The awakening

Updated: Jan 05, 2020, 08:05 IST | Rahul da Cunha | Mumbai

Google provided this fascinating search for knowledge, leaving you no time for much else.

Illustration/ Uday Mohite
Illustration/ Uday Mohite

RahuklIt hadn't mattered to him before. To be fair, he argued, that being a teenager in the age of Wikipedia was wicked—('wicked' in millennial speak meant 'excellent'). Google provided this fascinating search for knowledge, leaving you no time for much else.

Plus, it was tough enough being a student today, having to hit 90 per cent marks for college admission, the peer pressure to achieve. So, you wanted to spend your leisure hours doing Gen Z things like #BottleCapChallenging and Netflix binge watching. He didn't watch TV as it is. He was the modern ostrich—head buried in his cellphone. Or focussed in his playground—a 4 inch by 4 inch playstation.

Point is, he'd deliberately stayed away from current affairs, specifically the Indian political scenario.

As it is, the country had been run all these years by a cavalcade of 'boring' uncles'—not a single one of them even attempting to communicate in his language or address his concerns. If the general retirement age was 60, why were all these doddering old fogeys still helming the show? None of them really seemed to give a sh** about the needs of his generation—which was frankly a bit weird considering that 50 per cent of the nation's population was below 25. Every election, whether local or general, each one declaring that their bunch of uncles would achieve more than the previous bunch of uncles—more development, less corruption, blah, blah, blu, blu. It was party vs party, with no real focus for the people. And those political banners, the faces staring out at you, resembling the cast of a Ram Gopal Varma movie.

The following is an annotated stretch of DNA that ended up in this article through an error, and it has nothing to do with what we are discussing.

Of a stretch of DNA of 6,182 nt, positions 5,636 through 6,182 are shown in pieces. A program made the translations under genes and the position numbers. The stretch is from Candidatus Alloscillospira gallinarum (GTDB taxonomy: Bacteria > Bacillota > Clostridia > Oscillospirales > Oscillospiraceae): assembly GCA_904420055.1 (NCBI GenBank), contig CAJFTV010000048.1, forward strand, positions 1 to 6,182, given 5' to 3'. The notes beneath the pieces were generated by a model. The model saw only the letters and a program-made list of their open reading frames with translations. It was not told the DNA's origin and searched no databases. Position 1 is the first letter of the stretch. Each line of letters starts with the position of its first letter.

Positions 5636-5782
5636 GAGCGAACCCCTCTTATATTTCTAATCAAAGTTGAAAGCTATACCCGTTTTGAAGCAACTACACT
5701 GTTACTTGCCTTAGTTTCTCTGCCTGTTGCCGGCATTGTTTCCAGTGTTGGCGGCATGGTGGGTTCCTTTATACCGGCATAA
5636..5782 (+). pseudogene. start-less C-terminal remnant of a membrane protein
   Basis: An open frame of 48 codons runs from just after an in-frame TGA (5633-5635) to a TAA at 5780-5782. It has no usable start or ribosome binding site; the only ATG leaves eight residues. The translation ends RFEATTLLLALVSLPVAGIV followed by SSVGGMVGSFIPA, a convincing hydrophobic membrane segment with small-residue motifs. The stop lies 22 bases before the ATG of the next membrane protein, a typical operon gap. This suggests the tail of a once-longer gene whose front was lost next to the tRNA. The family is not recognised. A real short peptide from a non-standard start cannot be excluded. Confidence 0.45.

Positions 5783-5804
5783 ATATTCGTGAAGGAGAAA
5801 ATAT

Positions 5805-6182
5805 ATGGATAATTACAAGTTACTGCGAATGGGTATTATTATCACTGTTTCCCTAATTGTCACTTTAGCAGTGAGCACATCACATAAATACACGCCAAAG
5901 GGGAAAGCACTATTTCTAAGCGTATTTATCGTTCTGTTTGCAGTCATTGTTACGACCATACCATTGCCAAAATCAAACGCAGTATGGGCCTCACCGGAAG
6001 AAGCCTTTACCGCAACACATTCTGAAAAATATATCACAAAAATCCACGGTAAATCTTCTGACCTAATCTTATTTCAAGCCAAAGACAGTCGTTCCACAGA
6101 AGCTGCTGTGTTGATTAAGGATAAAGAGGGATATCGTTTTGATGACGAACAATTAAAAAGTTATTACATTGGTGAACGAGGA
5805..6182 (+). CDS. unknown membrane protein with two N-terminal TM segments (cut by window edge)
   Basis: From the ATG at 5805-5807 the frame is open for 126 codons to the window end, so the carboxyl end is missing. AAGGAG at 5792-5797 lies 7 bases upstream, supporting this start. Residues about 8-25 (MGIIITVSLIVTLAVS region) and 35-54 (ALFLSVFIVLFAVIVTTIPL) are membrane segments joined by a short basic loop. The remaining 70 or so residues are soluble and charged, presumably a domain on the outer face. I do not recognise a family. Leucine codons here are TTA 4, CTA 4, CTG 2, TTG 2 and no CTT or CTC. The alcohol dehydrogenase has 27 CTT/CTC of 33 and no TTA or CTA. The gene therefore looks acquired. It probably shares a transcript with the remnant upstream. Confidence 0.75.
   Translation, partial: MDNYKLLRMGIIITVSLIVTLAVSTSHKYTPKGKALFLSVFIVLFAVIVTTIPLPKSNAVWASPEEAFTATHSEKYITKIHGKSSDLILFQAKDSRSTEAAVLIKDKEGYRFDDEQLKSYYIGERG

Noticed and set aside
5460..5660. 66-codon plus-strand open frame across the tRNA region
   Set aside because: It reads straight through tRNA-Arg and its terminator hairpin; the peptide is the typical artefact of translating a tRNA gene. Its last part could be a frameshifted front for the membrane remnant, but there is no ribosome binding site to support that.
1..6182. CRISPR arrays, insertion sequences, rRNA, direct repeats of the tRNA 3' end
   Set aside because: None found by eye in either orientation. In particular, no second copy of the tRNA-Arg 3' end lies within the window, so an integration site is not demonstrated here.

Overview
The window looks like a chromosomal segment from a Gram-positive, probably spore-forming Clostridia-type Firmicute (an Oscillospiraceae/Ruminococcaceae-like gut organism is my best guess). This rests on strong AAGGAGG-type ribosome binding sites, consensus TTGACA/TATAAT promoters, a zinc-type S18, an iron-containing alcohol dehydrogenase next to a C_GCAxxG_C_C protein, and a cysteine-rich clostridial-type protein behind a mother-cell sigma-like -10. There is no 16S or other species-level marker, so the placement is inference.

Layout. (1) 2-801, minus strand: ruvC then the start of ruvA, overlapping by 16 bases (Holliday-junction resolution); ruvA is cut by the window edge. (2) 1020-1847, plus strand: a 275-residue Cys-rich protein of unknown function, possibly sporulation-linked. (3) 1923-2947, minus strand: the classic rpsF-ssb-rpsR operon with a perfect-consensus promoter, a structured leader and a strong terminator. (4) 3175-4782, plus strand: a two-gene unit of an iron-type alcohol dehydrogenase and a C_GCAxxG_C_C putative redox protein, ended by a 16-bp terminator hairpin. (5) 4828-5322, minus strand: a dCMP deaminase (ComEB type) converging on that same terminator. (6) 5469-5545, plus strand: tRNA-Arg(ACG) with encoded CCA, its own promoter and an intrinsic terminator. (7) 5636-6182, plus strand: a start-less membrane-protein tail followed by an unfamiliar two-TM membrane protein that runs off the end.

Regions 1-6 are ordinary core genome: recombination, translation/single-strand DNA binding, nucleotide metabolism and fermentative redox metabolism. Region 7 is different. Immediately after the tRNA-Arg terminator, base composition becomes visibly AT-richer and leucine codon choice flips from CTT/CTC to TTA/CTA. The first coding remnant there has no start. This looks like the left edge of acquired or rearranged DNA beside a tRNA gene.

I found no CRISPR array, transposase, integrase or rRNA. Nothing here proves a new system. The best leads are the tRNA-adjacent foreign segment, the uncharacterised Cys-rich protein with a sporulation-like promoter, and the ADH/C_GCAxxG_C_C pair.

Living in Mumbai city did tend to carry with it the risk of ivory-towering oneself from the rest of the country.

But, last month was a turning point. A light bulb had gone off in his head. It had happened in that far away land called New Delhi.

Jamia Milia and AMU had been these very political colleges, very aware, intense in their beliefs, always protesting. But, on this day, in the dead of night, the cops had burst into hostel rooms in the two colleges, beaten up innocent students, with batons—peaceful protesters outside the college were jailed.

And then the true resistance began—many of his college peeps and he had attended the Mumbai one. He was blown. For once, his Gen had showed up in numbers—holding some crazy ass clever posters. His admiration grew for the bunch protesting silently in the Delhi cold.

The dam seemed to have burst, in city after city. It clearly wasn't just CAA. But CAA was the last straw on the camel's back.

The noise was deafening. The young had spoken. The larger picture hadn't mattered before.

But now, there was no way he could be silent.

Living in the present wasn't possible anymore.

John K Kennedy's words resonated in his head: "Ask not what..."

He had to have a say today in his tomorrow.

Rahul daCunha is an adman, theatre director/playwright, photographer and traveller. Reach him at rahul.dacunha@mid-day.com

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